Real (not reel) deep impacts: Sandia scientists predict what an asteroid strike would look like, really
Using virtual reality techniques, decades of experience in shock physics, advanced computer programs, and the world's fastest computer, the scientists have completed in recent weeks one of the largest hypervelocity impact physics calculations ever performed.
In the latest computing scenario, an asteroid 1.4 kilometers in diameter strikes the Atlantic Ocean 25 miles south of Brooklyn, N.Y. To model the event the scientists broke up a 120-square-mile space that roughly approximates the New York City metropolitan area, the air above, and the water and earth below, into 100 million separate cubes, or grids. Sandia's teraflops supercomputer then calculated what happened inside each cube as the asteroid splashed down. The cubes were reassembled to produce a three-dimensional moving picture of the collision. The teraflops, currently the world's fastest computer, performs more than one trillion mathematical operations per second.
The simulation is no video game; the calculations take into account the real-world laws of physics governing time, temperature, pressure, gravity, the densities of water and earth, and hundreds of other considerations to create an accurate prediction. What's more, the resulting computer simulation can be explored using interactive virtual reality techniques. For instance, scientists can "fly through" the 3-D movie to get a better idea of what's happening on Coney Island if they want.
The simulations in Quick Time format, other illustrations, and links to information about other Sandia comet modeling work are available at http://sherpa.sandia.gov/asteroid/ and http://www.cs.sandia.gov/projects/comet.html
The work supports Sandia's Department of Energy mission to use the world's highest-performance computers to develop computer codes that can one day model the extremely complex physics that occur during a nuclear weapon blast. In the absence of real-world nuclear testing, DOE and the weapons labs are developing continually more powerful supercomputers and computer codes to simulate the complex 3-D physics involved in nuclear-weapon performance and to accurately predict the degradation of nuclear weapon components as they age in the stockpile. Simulating comet impacts provides an opportunity to test and improve the codes.
So what would happen during such an impact, really? According to the simulation, the impact would vaporize the asteroid, deform the ocean floor, and eject hundreds of cubic miles of superheated water vapor, melted rock, and other debris into the upper atmosphere and back into space. Much of the debris would then rain down over the world for the next several hours and also form a high global cloud, says David Crawford of Sandia's Computational Physics and Mechanics Department. The shock wave from the impact would level much of the New England region. The heat would incinerate cities and forests there instantaneously. The global cloud would then lower temperatures worldwide, and a global snowstorm likely would ensue and last several days to several weeks, initiating a "nuclear winter" that would create more hardships for earth's inhabitants.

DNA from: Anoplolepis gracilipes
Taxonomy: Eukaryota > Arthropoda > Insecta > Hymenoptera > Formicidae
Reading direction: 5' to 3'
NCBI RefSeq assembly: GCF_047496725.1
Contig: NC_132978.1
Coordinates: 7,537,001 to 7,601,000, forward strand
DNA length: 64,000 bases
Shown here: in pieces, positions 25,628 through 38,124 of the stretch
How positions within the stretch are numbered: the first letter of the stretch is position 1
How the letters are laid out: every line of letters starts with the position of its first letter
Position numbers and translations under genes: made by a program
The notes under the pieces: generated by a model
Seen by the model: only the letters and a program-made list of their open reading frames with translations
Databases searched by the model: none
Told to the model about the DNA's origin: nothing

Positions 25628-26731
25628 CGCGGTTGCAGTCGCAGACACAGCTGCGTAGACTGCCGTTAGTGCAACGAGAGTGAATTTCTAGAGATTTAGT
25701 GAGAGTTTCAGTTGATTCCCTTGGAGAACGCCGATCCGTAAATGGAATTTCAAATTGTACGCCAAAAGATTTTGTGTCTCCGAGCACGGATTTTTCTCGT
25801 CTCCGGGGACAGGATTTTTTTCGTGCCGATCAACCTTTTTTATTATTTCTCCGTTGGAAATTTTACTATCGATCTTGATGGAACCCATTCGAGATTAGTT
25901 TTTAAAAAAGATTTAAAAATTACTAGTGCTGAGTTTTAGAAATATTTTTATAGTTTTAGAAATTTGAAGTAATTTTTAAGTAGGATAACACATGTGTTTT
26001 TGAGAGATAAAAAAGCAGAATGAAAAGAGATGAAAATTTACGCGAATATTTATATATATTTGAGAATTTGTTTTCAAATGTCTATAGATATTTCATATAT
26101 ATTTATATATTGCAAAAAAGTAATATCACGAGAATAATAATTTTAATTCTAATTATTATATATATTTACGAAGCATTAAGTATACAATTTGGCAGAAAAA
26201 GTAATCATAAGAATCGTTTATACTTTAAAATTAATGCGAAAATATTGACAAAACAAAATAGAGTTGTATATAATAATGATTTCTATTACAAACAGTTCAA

An impact of this magnitude can be expected to occur on Earth about once every 300,000 years and approximates what scientists consider to be the "global catastrophe threshold," he says.
So how close is Spielberg's interpretation of the event to the teraflops' virtual predictions?
"The movie makers didn't have the benefit of the world's fastest computer, but they produced superior visuals that appear remarkably realistic," says Arthurine Breckenridge of Sandia's Computer Architectures Department.
In the movie preview, the comet strikes at an angle and raises a symmetrical steam cloud, she says, which probably wouldn't happen. "We now know that the vapor cloud produced by an impact is initially asymmetric, sending more material in the direction of the ricochet." The movie does realistically depict a tsunami that would surely follow an ocean impact, she says.
Spielberg's Deep Impact opens this Friday, May 8. Another movie, Armageddon, which depicts an asteroid "the size of Texas" threatening to strike Earth, opens July 1.
An experiment you would never want to do
In the most recent 100-million-cell calculation, the teraflops used 8,192 of its 9,000 processors. The entire calculation lasted 18 hours. Sandia has done similar calculations on its high performance computers, including a 54-million-cell simulation of a comet striking the ocean. In 1994, Crawford and Sandia scientist Mark Boslough accurately simulated what would happen when Comet Shoemaker-Levy 9 plunged into Jupiter's atmosphere. Months later, the world's astronomers watched the Sandia-predicted event unfold in real life through the Hubble space telescope.
"A lot of major breakthroughs in science are going to come from these kinds of calculations," Boslough says. He notes that the impact simulations are something that can't be done any other way. "It's almost like doing an experiment -- one you could never do. One you would never want to do."
Sandia's teraflops computer is a joint development of DOE, Sandia, and Intel. It represents the initial goal of DOE's Accelerated Strategic Computing Initiative, a ten-year program designed to move nuclear weapons design and maintenance from a test-based to simulation-based engineering approach.
Sandia is a multiprogram Department of Energy laboratory operated by Lockheed Martin Corp. With main facilities in Albuquerque, N.M., and Livermore, Calif., Sandia has research and development programs contributing to national defense, energy and environmental technologies, and economic competitiveness.
John German, email@example.com, (505) 844-5199
David Crawford (hypervelocity impact physics), firstname.lastname@example.org, (505) 845-8975
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